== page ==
Having attended the swearing-in ceremony for his new government in Athens on Wednesday, Alexis Tsipras set off for Brussels to discuss the migration crisis with fellow European leaders.
As the Greek prime minister prepared to attend his first international meeting since his re-election on Sunday, back at home his cabinet
was upbeat about getting the cash-strapped nation back on track.
The implementation of the bailout, agreed after months of bitter negotiations, will be the government’s overwhelming task.
Greece’s top priorities in the immediate term are shoring up capital levels in the country’s banks and launching discussions with lenders on debt relief, Finance Minister Euclid Tsakalotos said.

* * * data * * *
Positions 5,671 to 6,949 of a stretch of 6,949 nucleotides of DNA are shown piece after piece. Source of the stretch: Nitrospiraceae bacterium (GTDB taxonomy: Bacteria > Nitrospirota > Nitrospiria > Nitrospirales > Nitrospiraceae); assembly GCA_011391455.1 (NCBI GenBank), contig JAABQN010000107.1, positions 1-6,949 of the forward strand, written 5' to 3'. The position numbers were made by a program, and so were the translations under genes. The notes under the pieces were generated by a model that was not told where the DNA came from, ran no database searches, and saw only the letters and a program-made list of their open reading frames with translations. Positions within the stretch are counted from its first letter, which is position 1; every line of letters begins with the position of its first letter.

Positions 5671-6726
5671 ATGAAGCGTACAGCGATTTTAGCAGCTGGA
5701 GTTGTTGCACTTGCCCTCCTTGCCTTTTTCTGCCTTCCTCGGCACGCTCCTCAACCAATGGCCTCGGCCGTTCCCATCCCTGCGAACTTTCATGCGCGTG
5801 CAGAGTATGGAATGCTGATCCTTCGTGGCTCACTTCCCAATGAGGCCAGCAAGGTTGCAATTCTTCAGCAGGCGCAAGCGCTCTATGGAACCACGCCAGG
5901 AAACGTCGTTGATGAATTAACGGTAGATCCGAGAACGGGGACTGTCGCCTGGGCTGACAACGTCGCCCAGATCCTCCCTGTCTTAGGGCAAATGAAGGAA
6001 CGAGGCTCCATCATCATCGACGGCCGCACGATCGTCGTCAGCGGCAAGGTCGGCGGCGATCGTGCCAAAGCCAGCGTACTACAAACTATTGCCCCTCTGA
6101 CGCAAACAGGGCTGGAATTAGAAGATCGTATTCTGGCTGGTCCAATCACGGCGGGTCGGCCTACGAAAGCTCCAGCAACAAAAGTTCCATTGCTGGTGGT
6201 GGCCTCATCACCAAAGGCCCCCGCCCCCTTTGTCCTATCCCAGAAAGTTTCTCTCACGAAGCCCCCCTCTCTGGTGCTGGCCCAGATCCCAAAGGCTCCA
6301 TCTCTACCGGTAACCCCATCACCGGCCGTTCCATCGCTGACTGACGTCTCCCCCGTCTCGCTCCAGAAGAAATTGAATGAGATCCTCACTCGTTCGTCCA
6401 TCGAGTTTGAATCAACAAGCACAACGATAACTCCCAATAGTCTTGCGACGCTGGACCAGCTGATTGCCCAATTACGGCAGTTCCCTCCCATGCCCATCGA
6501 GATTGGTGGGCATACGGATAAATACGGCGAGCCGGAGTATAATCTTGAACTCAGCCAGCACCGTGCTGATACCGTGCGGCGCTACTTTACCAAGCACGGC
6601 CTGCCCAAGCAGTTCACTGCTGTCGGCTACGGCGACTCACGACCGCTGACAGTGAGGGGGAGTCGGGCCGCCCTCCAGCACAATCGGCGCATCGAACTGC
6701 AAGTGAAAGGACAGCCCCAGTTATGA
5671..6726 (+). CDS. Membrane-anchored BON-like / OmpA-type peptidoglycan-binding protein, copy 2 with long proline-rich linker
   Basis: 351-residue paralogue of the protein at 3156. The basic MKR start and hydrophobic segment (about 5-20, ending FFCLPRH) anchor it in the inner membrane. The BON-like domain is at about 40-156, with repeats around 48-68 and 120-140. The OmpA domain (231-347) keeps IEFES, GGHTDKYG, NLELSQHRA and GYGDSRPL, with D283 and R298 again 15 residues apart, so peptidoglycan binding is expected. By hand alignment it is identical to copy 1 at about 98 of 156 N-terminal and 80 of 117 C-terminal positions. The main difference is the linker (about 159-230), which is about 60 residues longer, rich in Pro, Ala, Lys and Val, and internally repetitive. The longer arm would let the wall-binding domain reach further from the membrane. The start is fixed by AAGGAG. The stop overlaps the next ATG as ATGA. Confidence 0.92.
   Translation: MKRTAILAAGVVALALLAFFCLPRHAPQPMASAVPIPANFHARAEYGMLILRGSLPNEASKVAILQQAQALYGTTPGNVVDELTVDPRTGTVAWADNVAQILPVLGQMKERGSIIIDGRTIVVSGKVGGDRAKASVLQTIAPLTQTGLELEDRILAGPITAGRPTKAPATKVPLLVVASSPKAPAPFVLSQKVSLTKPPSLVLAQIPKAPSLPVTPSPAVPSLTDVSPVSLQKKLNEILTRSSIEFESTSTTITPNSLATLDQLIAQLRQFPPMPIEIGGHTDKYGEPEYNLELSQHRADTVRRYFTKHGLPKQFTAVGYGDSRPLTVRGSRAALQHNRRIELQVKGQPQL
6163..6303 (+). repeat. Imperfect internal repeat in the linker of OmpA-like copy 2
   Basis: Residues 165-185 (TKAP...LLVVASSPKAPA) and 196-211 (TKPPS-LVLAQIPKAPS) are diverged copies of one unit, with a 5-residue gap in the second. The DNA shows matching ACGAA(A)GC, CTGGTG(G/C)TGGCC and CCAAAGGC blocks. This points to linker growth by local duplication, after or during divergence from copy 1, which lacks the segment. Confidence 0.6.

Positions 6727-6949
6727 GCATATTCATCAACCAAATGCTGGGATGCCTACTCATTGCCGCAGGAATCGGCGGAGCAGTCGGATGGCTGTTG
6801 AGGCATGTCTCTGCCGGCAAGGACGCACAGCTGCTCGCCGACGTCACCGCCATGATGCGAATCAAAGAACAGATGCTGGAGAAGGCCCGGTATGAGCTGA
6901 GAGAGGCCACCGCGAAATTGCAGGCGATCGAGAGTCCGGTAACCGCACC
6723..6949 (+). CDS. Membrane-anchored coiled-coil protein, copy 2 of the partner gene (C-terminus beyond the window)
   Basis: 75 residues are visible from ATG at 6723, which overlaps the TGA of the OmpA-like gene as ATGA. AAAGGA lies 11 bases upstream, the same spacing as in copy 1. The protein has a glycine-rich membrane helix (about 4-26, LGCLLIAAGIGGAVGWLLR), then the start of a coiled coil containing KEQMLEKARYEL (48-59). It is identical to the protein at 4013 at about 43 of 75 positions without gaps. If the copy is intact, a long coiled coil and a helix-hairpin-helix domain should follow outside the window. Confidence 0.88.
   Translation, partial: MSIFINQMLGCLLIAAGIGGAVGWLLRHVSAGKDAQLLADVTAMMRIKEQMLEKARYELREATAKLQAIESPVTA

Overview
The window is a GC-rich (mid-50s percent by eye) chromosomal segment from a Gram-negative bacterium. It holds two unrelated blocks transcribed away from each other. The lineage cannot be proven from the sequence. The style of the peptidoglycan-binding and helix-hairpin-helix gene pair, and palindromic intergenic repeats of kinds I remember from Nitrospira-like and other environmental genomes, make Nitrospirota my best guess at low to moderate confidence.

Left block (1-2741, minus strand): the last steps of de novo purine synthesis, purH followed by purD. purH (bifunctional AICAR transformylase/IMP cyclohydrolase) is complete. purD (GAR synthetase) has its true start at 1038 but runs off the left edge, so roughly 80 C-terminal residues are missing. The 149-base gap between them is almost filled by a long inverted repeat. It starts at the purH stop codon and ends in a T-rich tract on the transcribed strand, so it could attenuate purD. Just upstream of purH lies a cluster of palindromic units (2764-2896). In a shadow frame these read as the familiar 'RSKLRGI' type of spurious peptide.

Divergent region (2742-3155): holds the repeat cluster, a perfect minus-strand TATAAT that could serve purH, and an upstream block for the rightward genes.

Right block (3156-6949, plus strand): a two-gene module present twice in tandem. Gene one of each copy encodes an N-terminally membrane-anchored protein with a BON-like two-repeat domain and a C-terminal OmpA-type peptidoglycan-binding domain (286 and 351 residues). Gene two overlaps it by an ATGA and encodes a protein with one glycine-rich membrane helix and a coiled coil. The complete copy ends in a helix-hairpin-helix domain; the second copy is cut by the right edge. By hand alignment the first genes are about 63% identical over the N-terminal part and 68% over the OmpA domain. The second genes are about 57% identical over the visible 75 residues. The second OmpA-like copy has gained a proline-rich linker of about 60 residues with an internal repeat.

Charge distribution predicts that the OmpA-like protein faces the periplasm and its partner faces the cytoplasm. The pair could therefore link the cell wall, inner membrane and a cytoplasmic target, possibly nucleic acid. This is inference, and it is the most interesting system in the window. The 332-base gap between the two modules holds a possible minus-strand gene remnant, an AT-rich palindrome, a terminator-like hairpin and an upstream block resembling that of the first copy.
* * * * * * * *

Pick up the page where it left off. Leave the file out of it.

“Now is the time to plan ahead for the country’s future,” Deputy Prime Minister Yiannis Dragasakis told reporters.
“Our aim is to overcome difficult problems and we have created the conditions to achieve that.”
“We are a government that unites Greeks, working inside the European Union and trying to pull Greece out of the crisis,” said Panos Kammenos, Defence Minister and leader of the right-wing Independent Greeks, the junior partner in Tsipras’s coalition.
“We aim to reform our country and to fight corruption.”
“We have been recognised and endorsed as a force of resistance to neo-liberalism, to the old party system and corruption,” added Labour and Social Security Minister Giorgos Katrougalos.
“The time has now come for us to prove that we are a force for reform.”
Our correspondent in Athens, Stamatis Giannisis, says:
“Most members of the new cabinet are anything but new in the business of government as they have held ministerial posts in the previous Syriza-Independent Greeks coalition. But now the challenges ahead are very different as they will have to carry out the reforms Mr
Tsipras has agreed with the country’s creditors as quickly as possible.”